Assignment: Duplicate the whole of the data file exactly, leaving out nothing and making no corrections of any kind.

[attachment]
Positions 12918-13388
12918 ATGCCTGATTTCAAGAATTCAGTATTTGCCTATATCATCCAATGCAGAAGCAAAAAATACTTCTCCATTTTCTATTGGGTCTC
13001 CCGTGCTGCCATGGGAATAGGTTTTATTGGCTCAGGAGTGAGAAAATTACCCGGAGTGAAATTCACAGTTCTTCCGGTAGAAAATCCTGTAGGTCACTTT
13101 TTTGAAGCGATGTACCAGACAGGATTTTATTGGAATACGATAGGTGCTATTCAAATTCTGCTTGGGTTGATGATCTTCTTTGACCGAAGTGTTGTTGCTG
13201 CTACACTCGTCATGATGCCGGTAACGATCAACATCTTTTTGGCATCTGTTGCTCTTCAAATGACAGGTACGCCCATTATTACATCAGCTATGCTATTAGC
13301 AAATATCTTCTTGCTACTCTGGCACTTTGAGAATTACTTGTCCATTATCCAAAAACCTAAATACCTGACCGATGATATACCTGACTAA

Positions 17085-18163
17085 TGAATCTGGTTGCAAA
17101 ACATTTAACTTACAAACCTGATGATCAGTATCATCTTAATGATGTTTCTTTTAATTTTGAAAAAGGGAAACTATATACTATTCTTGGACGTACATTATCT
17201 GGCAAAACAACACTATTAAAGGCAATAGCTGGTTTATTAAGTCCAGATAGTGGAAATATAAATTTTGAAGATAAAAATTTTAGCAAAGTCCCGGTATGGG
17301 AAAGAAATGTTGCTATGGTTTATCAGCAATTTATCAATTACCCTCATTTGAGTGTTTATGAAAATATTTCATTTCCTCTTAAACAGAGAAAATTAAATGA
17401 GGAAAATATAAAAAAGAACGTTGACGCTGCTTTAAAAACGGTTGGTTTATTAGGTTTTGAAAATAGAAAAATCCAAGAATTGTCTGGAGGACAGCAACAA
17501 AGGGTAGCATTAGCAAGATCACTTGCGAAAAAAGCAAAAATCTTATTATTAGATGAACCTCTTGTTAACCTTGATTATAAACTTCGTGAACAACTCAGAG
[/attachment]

Positions 12918-13388
12918 ATGCCTGATTTCAAGAATTCAGTATTTGCCTATATCATCCAATGCAGAAGCAAAAAATACTTCTCCATTTTCTATTGGGTCTC
13001 CCGTGCTGCCATGGGAATAGGTTTTATTGGCTCAGGAGTGAGAAAATTACCCGGAGTGAAATTCACAGTTCTTCCGGTAGAAAATCCTGTAGGTCACTTT
13101 TTTGAAGCGATGTACCAGACAGGATTTTATTGGAATACGATAGGTGCTATTCAAATTCTGCTTGGGTTGATGATCTTCTTTGACCGAAGTGTTGTTGCTG
13201 CTACACTCGTCATGATGCCGGTAACGATCAACATCTTTTTGGCATCTGTTGCTCTTCAAATGACAGGTACGCCCATTATTACATCAGCTATGCTATTAGC
13301 AAATATCTTCTTGCTACTCTGGCACTTTGAGAATTACTTGTCCATTATCCAAAAACCTAAATACCTGACCGATGATATACCTGACTAA

Positions 17085-18163
17085 TGAATCTGGTTGCAAA
17101 ACATTTAACTTACAAACCTGATGATCAGTATCATCTTAATGATGTTTCTTTTAATTTTGAAAAAGGGAAACTATATACTATTCTTGGACGTACATTATCT
17201 GGCAAAACAACACTATTAAAGGCAATAGCTGGTTTATTAAGTCCAGATAGTGGAAATATAAATTTTGAAGATAAAAATTTTAGCAAAGTCCCGGTATGGG
17301 AAAGAAATGTTGCTATGGTTTATCAGCAATTTATCAATTACCCTCATTTGAGTGTTTATGAAAATATTTCATTTCCTCTTAAACAGAGAAAATTAAATGA
17401 GGAAAATATAAAAAAGAACGTTGACGCTGCTTTAAAAACGGTTGGTTTATTAGGTTTTGAAAATAGAAAAATCCAAGAATTGTCTGGAGGACAGCAACAA
17501 AGGGTAGCATTAGCAAGATCACTTGCGAAAAAAGCAAAAATCTTATTATTAGATGAACCTCTTGTTAACCTTGATTATAAACTTCGTGAACAACTCAGAG